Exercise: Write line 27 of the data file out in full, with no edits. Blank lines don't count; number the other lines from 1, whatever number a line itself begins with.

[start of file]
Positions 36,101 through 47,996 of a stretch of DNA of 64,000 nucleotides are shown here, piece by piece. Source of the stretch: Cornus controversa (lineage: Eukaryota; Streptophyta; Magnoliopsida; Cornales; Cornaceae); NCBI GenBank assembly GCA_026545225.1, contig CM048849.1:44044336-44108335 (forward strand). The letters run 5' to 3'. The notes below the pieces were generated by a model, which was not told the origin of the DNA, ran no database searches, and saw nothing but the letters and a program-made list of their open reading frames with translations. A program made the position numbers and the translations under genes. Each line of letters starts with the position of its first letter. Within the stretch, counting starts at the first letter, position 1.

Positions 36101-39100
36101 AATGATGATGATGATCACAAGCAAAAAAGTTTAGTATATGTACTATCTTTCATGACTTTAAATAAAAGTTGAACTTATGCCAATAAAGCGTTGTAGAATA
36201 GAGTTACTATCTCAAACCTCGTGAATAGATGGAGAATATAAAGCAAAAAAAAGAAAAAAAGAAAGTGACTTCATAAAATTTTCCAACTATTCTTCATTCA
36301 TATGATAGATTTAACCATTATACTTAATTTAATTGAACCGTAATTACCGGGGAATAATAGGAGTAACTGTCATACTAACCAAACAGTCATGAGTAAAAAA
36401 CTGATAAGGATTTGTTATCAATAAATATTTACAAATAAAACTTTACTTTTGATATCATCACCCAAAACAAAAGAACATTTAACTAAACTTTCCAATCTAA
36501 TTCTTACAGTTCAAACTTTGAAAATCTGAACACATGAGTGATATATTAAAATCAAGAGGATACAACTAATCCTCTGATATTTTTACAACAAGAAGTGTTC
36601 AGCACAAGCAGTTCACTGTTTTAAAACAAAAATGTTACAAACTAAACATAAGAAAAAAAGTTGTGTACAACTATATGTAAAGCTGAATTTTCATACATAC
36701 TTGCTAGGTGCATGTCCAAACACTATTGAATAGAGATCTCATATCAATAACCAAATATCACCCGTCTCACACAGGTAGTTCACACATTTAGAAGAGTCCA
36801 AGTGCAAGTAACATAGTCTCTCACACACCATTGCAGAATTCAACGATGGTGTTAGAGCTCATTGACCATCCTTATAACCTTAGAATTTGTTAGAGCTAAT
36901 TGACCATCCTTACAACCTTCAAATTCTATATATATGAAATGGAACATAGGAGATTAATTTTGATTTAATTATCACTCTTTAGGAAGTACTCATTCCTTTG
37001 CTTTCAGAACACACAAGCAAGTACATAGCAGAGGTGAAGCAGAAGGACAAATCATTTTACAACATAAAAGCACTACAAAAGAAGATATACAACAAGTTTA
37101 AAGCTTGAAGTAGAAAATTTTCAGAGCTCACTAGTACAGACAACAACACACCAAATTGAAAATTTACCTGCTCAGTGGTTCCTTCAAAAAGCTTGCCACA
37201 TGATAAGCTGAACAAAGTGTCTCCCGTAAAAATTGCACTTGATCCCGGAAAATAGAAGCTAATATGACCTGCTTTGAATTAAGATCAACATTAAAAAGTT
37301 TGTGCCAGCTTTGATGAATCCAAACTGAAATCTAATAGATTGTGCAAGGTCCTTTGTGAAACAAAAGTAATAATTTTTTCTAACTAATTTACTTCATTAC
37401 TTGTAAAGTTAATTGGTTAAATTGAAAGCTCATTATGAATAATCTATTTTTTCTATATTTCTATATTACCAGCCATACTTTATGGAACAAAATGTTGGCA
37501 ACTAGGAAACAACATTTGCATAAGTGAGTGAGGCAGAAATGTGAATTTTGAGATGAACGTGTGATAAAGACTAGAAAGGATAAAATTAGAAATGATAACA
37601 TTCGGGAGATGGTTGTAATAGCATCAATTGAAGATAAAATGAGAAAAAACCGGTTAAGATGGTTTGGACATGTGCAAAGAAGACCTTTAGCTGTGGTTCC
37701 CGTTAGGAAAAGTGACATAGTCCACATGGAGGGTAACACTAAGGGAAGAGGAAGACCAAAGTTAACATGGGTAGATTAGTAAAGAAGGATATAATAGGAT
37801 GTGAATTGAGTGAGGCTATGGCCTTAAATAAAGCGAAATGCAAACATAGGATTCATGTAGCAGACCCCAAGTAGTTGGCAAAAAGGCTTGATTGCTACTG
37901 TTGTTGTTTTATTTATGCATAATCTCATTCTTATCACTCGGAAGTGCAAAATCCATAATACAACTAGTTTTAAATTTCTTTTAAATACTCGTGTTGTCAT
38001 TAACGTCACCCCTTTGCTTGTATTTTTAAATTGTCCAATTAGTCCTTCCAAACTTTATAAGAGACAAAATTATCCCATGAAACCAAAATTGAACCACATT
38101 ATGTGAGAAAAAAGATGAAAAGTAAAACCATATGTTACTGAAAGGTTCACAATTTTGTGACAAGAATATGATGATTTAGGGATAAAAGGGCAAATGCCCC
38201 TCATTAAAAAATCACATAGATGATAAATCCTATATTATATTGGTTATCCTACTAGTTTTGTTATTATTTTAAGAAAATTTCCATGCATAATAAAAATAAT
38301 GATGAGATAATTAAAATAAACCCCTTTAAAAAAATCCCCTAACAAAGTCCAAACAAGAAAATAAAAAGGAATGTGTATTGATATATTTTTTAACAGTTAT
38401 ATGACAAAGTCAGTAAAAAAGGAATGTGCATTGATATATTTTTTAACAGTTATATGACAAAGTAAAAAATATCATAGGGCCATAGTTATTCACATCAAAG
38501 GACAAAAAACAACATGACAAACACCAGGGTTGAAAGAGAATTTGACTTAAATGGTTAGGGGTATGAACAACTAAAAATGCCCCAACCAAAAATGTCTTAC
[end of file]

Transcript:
38501 GACAAAAAACAACATGACAAACACCAGGGTTGAAAGAGAATTTGACTTAAATGGTTAGGGGTATGAACAACTAAAAATGCCCCAACCAAAAATGTCTTAC